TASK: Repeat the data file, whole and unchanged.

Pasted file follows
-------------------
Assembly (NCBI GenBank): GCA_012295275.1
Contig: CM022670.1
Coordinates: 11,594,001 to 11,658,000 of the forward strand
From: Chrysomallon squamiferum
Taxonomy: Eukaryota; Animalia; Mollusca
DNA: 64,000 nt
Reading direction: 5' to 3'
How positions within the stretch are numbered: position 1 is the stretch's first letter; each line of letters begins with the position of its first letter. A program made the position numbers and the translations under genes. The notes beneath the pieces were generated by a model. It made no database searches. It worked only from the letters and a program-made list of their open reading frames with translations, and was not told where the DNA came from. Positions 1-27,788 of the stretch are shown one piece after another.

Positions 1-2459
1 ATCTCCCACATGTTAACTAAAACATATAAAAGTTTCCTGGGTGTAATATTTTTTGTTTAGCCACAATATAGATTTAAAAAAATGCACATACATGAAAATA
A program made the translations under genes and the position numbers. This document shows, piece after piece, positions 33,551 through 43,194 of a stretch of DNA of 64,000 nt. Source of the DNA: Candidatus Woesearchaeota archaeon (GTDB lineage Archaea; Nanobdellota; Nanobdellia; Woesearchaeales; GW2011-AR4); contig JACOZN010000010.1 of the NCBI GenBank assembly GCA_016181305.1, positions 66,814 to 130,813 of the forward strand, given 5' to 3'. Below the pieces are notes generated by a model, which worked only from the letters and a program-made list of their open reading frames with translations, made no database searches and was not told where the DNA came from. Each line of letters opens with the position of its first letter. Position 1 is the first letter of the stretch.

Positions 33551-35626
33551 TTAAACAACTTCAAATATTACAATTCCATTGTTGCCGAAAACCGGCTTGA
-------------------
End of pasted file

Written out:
Assembly (NCBI GenBank): GCA_012295275.1
Contig: CM022670.1
Coordinates: 11,594,001 to 11,658,000 of the forward strand
From: Chrysomallon squamiferum
Taxonomy: Eukaryota; Animalia; Mollusca
DNA: 64,000 nt
Reading direction: 5' to 3'
How positions within the stretch are numbered: position 1 is the stretch's first letter; each line of letters begins with the position of its first letter. A program made the position numbers and the translations under genes. The notes beneath the pieces were generated by a model. It made no database searches. It worked only from the letters and a program-made list of their open reading frames with translations, and was not told where the DNA came from. Positions 1-27,788 of the stretch are shown one piece after another.

Positions 1-2459
1 ATCTCCCACATGTTAACTAAAACATATAAAAGTTTCCTGGGTGTAATATTTTTTGTTTAGCCACAATATAGATTTAAAAAAATGCACATACATGAAAATA
A program made the translations under genes and the position numbers. This document shows, piece after piece, positions 33,551 through 43,194 of a stretch of DNA of 64,000 nt. Source of the DNA: Candidatus Woesearchaeota archaeon (GTDB lineage Archaea; Nanobdellota; Nanobdellia; Woesearchaeales; GW2011-AR4); contig JACOZN010000010.1 of the NCBI GenBank assembly GCA_016181305.1, positions 66,814 to 130,813 of the forward strand, given 5' to 3'. Below the pieces are notes generated by a model, which worked only from the letters and a program-made list of their open reading frames with translations, made no database searches and was not told where the DNA came from. Each line of letters opens with the position of its first letter. Position 1 is the first letter of the stretch.

Positions 33551-35626
33551 TTAAACAACTTCAAATATTACAATTCCATTGTTGCCGAAAACCGGCTTGA